EVEN AS FILM
Kawita is visually strong, while her work touches on current affairs subjects.
Kawita has achieved significant recognition since graduating from RMIT University in 2011. In 2015 she was a Finalist in the Jaguar Asia Pacific Tech Art Prize and curated into the prestigious Thailand Eye exhibition at Saatchi Gallery, London. In 2017, her work was curated into ‘Islands in the Stream’ exhibition in Venice, Italy, alongside the 57th Venice Biennale.In 2018, She showed her works as part of the Bangkok Art Biennale. In 2019, she held her largest museum show at Albright Knox Art Gallery in New York.
Her work is held at the National Collection of Thailand and in Museum collections, including Singapore Art Museum, Dunedin Public Art Gallery (Dunedin Art Museum), Mariam Contemporary Art Museum, and university collections and private collections in Australia, New Zealand, Asia, Europe, and America.
The latest project – it’s called fieldwork
It is about the agriculture behind mass production, and it focuses on the expectation towards both natural resources and human resources behind industrialized agriculture. Kawita went to countries like India, speak to the cotton farmers about the issue with the current mass production and how it has affected that way.
AGE OF CREATIVES AND KAWITA VATANAJYANKUR
Law and justice family .
I grew up in a law and justice family, where everyone in my family was either lawyers or judges or attorneys. Every night, in the past, we would have dinner together where my, when I was, you know, when I was young, my grandpa was still, was still around. My great-grandfather was the president of the Supreme court. We talked about cases and how the law has developed.
I think the words represent the evolution of the advertisement on billboards, magazines or online social media. The products, for example, you see like the packaging of the food of products, you see as a beautiful graphic design packaging. For instance, like with the fishing, you can get like the smiling fish, for example? I think it’s an illusion of what society makes people believe that everything looks beautiful without any problems from the outside so that they would ignore and forget what’s behind the scenes. I think that my work is candy-coated. So it’s like you see this work, which is like a vibrant candy colour from the outside, but when you go and look at the meaning behind the work, it’s pretty violent. It’s what’s behind the scenes, and it’s what people are being treated.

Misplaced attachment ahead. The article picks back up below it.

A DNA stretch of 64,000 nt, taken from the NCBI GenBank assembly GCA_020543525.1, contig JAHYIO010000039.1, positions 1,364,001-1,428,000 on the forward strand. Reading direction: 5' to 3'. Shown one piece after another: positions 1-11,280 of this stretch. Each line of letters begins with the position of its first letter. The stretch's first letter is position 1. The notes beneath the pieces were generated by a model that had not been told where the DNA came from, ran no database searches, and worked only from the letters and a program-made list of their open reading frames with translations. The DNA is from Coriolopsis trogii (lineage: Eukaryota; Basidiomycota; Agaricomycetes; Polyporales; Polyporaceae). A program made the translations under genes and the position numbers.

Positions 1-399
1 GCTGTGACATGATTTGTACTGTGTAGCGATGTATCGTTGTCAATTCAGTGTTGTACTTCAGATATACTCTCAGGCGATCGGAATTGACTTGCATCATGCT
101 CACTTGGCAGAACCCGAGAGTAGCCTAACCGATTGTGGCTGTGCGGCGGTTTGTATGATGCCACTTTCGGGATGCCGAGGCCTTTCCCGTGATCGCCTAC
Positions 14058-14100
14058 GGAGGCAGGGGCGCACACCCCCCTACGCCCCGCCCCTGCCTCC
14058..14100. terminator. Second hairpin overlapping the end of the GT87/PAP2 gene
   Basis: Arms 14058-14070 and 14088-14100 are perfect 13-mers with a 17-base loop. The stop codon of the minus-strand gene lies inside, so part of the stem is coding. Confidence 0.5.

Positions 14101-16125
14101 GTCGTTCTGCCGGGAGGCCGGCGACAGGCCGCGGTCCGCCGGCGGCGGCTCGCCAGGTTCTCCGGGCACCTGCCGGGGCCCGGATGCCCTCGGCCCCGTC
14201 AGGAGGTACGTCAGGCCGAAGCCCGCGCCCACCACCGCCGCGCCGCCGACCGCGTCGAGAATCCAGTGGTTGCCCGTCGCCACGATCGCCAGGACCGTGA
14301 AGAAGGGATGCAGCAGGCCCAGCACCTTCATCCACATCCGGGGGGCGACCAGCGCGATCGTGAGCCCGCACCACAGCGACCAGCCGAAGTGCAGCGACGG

Losing the self.
I think during the performance, I lose myself to a point where I don’t feel like a human being. At first, because then you’re transferring your human body into a tool, object, or machine working repetitively. For example, knit as a one-hour performance. But I think during the performance is about transforming yourself into a non-feeling object or machine. And doing the performance part is where I feel I lose my sense of being, sense of a self.
Automatization & Education.
We tend to ignore the people behind the industrialized doors, the factory windows behind the walls, who are working repetitively to make money for the system to work. What happens if the education system is still the same, teaching people to be either tools or machines doing the same thing, but then the technology has grown. What’s a way to replace human jobs without education that treats people to be diverse, out of the box. Then these human beings would not have any jobs. And that would be problematic too, within the future. Either way, both now and the future with the current mindset of the economy is not very sustainable.
Performing textiles .
This project is about labour exploitation within the fast fashion industry. Especially in Southeast Asia, where the work of women garment workers was being treated unfairly and sometimes with violence. With unfair payment within the garment factories, especially in Bangladesh, Cambodia, and Mangalore, I researched these three countries.